Fernie resident Paul Attalla completed an epic 5,500-kilometre solo row across the South Atlantic Ocean Saturday, landing his 24-foot Spirit of Fernie on the shores of Antigua, West Indies, 76 days after leaving San Sebastian in the Canary Islands.
Competing as a first-time entrant in the Atlantic Rowing Race, Attalla finished 15 nautical kilometres behind the only other solo entrant, Peter Collett of Australia, who also won the event in 2005.
The Atlantic Rowing Race was launched in 1997 and is staged every two years from San Sebastian to Antigua. Attalla was the first Canadian participant in the race, which has been described as the world's toughest endurance test.
"There were only two solo entries in this year's race -- myself and Peter Collett -- but the big thing is that I came into Antigua in under 80 days," Attalla said Sunday from Antigua. "My crossing was the third-fastest in the history of the solo race. That's really good for some guy from the Rocky Mountains who had never competed in a race like this before."
The Atlantic Rowing Race is a multi-discipline event, and also includes pairs and fours rowers. Times and placings are measured in the days required to complete the race.
Attalla launched his boat on Dec. 2 on the shores of San Sebastian. He said he was forced to "ride out" one major ocean storm and deal with a leak in his boat during his voyage. He also encountered various forms of sea life.
"The worst part of the race was the day I rowed into a storm," said Attalla. "There were 30- to 35-foot swells all around my boat. That was the day I had to make a conscious decision whether to continue rowing, or just try to survive. One thought was constantly on my mind: I'd rather be a father to two kids than finish the race."
Attalla and his wife Nicole have two daughters -- three-year-old Joy and Amy, who is 1 1/2 years old.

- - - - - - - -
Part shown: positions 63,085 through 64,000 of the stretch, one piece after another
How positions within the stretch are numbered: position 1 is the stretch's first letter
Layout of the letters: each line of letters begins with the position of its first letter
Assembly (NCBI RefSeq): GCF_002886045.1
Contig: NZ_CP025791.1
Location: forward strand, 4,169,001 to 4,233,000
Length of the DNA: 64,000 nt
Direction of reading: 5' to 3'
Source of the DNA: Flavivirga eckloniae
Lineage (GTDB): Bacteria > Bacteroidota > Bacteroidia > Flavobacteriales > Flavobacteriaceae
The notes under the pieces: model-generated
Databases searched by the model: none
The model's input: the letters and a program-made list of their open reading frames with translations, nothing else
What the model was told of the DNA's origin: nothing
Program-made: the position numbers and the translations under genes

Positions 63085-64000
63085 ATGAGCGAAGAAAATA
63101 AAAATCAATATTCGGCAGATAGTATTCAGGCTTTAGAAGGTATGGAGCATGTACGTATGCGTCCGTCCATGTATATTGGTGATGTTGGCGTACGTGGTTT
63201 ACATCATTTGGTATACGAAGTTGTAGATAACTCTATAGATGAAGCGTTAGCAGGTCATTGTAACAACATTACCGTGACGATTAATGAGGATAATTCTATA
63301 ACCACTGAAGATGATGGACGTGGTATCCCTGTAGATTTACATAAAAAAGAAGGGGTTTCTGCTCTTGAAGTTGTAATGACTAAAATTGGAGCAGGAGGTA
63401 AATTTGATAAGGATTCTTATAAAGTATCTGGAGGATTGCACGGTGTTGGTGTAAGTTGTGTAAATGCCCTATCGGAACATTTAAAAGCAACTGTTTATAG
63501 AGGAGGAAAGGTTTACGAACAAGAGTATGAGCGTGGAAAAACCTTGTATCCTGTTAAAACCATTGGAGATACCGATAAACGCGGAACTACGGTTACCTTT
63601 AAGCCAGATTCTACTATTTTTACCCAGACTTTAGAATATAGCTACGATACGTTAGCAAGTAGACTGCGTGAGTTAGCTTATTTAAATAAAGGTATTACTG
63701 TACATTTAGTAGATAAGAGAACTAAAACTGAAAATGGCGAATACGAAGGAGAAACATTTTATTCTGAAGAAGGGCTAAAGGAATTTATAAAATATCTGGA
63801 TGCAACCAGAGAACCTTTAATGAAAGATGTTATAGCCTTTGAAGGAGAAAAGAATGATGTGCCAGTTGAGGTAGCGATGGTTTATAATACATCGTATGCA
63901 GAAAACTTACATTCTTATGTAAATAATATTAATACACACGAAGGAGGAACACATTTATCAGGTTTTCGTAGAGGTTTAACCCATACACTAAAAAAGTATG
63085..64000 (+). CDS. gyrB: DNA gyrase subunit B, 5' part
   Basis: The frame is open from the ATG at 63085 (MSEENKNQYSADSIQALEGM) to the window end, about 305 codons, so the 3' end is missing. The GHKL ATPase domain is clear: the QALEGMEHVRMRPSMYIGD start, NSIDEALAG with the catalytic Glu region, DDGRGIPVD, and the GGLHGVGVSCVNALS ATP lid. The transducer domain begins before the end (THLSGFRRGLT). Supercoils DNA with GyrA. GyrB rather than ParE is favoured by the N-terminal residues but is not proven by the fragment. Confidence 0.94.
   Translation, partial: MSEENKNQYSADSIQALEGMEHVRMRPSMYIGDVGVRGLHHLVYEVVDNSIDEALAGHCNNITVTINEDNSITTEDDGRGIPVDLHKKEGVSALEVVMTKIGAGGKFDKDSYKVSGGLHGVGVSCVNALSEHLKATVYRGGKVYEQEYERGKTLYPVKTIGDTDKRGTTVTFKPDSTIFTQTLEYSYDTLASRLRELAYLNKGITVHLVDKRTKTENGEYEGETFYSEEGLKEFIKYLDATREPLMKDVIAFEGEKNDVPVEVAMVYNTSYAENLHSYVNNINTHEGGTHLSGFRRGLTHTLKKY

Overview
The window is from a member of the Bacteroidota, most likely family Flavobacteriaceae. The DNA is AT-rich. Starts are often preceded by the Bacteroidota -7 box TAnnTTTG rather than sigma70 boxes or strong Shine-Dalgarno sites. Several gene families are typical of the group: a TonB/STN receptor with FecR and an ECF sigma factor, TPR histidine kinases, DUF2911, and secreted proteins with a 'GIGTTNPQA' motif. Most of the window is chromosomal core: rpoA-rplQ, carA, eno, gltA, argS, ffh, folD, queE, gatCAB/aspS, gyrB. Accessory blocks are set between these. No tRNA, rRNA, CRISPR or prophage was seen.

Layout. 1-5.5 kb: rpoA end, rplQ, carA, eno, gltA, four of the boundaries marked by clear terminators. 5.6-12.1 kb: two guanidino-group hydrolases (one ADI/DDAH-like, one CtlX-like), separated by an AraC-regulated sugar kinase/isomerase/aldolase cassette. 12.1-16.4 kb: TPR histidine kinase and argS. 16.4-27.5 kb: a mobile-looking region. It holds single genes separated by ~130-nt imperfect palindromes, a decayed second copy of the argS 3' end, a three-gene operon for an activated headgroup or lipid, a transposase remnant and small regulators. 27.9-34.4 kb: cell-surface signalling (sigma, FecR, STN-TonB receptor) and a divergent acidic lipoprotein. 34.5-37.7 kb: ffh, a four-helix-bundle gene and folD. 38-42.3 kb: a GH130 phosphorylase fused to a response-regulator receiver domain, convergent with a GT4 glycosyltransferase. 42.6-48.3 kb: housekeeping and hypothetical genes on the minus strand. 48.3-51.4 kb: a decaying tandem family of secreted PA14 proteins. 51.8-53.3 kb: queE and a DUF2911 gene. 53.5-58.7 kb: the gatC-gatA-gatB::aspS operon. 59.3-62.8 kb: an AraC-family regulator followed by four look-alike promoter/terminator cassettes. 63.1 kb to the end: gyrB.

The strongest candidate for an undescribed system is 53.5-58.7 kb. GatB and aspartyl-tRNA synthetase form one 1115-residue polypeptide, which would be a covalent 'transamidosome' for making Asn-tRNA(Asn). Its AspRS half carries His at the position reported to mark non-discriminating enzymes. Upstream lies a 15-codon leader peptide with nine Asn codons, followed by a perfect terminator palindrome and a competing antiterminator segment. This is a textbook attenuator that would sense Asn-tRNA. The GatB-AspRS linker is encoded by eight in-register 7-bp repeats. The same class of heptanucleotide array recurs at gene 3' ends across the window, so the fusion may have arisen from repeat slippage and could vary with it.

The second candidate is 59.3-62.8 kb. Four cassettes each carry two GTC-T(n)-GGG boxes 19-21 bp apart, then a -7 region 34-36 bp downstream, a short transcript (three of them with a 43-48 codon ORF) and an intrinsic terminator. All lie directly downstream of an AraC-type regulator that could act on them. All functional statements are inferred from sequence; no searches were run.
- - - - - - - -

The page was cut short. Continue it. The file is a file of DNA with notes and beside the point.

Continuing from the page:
Attalla said his custom-made boat sprang a leak in the hull about two weeks into the race.
"The leak was in a place where you can't easily access it," he said. "After several attempts to plug the hole, the best I could do was make the leak manageable. On the worst day, my boat was half sunk. But I wasn't ready to pack it in at that point. The leak was manageable and I was able to deal with it over the balance of the race.
"But sea water flooded into the boat and spoiled all of my food and water provisions," added Attalla.
There was also a race day that Attalla described as, simply, "a bad day." It was in late December, following Christmas Day and his 37th birthday, which was on Dec. 11.
"I can't say exactly why, but I just felt very sad on that particular day," said Attalla. "Christmas had gone by, my birthday had gone by, and I had spent both days away from my wife and kids. Thinking back now, maybe that was it: I'd always spent Christmas and my birthday with my family."
Attalla said he placed a satellite telephone call to his father, Tsawwassen resident Moe Attalla, on that day.
"I told dad I was having a bad day, and wondered whether I should continue rowing," said Attalla. "He said: 'It's your decision, but you're well into the race. Why stop now?' Looking back, I've come to the conclusion that all I really needed on that day was someone to talk to. I'd been rowing 16 hours a day, with no communication with anyone."
Attalla said the brighter side of his voyage was encountering sea life.